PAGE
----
SPIA is excited to introduce Megan Turnbull.
Megan Turnbull received her PhD in Political Science from Brown University. She studies political order, violence, and democratization with an empirical focus in Sub-Saharan Africa. Her book project examines the relationship between democracy and state-building through the lens of government strategies toward armed groups. Turnbull is teaching Introduction to Comparative Politics this fall.
What attracted you to UGA?
MT: The opportunity to work alongside incredible scholars doing rigorous research that speaks to real-world problems
What are you working on that you’re most excited about?
MT: My book manuscript, which is based on my dissertation. It examines the impact of democratization on state-building through the lens of government strategies toward armed groups, from collusion to repression.
What was your favorite part of your college experience?
MT: Studying abroad during my junior year in Budapest, Hungary.
Please tell us about your research interests.
MT: My primary field is comparative politics and I’m broadly interested in state-building, democratization, armed groups, electoral violence, political participation, non-state welfare, and the political economy of development, with an empirical focus in Sub-Saharan Africa.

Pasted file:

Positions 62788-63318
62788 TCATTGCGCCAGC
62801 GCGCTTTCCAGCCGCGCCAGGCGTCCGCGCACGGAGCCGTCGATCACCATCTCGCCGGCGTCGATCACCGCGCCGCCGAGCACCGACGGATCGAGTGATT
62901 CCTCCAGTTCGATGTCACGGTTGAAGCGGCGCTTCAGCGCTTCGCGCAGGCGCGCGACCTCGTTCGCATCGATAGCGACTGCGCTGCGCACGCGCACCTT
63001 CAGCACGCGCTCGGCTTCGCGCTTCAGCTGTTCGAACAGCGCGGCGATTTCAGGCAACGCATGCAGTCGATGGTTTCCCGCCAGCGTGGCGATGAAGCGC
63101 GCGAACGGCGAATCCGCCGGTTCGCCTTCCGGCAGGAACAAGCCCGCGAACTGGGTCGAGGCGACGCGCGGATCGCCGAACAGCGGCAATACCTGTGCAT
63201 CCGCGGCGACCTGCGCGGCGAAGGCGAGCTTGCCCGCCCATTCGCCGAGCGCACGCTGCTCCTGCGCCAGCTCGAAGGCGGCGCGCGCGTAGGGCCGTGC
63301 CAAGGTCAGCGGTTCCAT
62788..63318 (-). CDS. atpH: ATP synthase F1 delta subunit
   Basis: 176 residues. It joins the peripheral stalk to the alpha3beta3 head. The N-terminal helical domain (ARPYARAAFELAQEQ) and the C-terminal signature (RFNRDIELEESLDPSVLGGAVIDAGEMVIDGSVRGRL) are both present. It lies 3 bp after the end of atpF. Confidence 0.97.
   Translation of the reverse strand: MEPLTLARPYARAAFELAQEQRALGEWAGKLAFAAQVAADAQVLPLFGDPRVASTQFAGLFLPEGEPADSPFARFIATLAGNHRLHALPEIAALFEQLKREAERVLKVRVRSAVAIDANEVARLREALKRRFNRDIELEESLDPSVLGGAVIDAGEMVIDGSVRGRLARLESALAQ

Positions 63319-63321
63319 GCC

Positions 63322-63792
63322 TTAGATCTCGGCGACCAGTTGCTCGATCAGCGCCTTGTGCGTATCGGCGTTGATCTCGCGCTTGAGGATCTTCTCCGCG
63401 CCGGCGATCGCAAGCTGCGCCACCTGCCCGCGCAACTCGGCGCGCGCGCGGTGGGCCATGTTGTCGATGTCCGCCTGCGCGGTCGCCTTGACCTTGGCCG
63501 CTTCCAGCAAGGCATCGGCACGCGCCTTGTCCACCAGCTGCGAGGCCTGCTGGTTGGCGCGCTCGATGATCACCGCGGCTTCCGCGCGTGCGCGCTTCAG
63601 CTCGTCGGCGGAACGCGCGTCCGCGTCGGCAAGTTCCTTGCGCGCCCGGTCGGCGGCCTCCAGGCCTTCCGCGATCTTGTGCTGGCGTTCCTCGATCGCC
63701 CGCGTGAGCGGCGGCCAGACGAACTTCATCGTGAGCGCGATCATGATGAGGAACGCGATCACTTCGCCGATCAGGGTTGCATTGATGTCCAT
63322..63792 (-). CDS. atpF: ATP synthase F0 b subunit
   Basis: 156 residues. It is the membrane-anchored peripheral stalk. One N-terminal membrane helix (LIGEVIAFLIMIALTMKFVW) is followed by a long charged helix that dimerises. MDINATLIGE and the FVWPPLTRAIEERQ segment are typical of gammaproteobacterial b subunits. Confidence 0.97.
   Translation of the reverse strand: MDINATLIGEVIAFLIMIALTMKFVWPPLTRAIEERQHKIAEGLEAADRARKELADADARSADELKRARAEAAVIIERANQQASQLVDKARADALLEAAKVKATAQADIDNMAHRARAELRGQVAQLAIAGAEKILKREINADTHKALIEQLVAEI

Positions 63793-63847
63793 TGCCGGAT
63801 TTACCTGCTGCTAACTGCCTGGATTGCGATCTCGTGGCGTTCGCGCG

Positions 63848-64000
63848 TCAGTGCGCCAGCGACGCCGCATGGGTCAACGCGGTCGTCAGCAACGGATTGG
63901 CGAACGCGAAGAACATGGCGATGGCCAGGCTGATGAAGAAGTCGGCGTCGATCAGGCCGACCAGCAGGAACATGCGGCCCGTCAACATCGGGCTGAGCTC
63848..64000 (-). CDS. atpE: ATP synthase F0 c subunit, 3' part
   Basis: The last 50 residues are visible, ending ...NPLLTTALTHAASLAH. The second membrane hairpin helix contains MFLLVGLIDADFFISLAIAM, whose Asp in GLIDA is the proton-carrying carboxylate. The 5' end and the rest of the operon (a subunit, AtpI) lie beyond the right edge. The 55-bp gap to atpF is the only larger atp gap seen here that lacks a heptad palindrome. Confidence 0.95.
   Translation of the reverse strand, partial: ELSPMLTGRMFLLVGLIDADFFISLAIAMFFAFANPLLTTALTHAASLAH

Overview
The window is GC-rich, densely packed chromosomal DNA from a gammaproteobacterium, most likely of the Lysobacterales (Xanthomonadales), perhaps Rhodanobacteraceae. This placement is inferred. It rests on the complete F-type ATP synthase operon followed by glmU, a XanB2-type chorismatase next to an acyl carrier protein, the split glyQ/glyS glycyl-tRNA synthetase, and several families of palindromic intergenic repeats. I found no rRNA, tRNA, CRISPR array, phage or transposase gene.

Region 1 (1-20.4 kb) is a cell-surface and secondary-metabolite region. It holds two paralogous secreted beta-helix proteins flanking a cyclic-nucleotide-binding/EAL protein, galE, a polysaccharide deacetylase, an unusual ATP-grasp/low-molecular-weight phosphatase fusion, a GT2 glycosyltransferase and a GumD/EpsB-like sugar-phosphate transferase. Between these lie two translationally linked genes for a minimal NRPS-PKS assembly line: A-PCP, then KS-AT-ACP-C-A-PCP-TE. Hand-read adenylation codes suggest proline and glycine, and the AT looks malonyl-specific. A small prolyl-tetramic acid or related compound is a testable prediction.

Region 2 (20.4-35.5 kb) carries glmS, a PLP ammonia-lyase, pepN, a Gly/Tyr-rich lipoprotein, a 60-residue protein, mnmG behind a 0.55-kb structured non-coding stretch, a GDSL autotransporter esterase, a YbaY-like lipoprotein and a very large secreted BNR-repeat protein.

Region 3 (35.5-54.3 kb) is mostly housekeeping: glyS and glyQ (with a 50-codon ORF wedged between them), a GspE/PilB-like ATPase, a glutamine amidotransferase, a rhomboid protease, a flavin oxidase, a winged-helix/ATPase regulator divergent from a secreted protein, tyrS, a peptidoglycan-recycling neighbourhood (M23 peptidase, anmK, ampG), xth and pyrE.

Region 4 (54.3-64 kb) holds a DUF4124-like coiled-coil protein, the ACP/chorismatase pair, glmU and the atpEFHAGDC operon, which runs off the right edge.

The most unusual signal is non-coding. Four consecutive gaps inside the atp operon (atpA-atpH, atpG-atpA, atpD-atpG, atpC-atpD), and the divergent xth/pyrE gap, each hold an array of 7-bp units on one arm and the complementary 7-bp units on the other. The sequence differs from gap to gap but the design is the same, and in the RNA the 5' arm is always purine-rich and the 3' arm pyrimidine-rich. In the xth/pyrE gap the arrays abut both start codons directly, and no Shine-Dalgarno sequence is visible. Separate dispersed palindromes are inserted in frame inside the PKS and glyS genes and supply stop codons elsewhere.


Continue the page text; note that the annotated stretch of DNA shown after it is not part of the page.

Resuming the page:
How do you like to spend your time when you’re not working?
MT: Running (I’ve run 5 half-marathons, most recently the Saratoga Springs half marathon this July. I’m looking forward to running the Athens Half this October). Skiing (something I’ll miss from living in the northeast!), yoga, wandering around bookstores; grabbing dinner with friends.
What is your favorite food?
MT: Affogato (espresso over gelato).
Please tell us one fun fact about you.
MT: I have the same birthday as Fidel Castro (and my brother has the same birthday as Benito Mussolini).
What are you looking forward to in the coming year?
MT: Getting to know the wonderful faculty, staff, grad students, and undergrads at UGA.
What is one goal you have for yourself for the next year?
MT: To start learning French again- I started taking classes my second to last year in grad school but then finishing the dissertation and applying for academic positions got in the way.
What advice do you have for SPIA students?
MT: Study abroad if you have the chance- you’ll not only learn a lot about another country, but your own as well. Putting things in comparative perspective gives you new insights and makes you see the “ordinary” in a different light.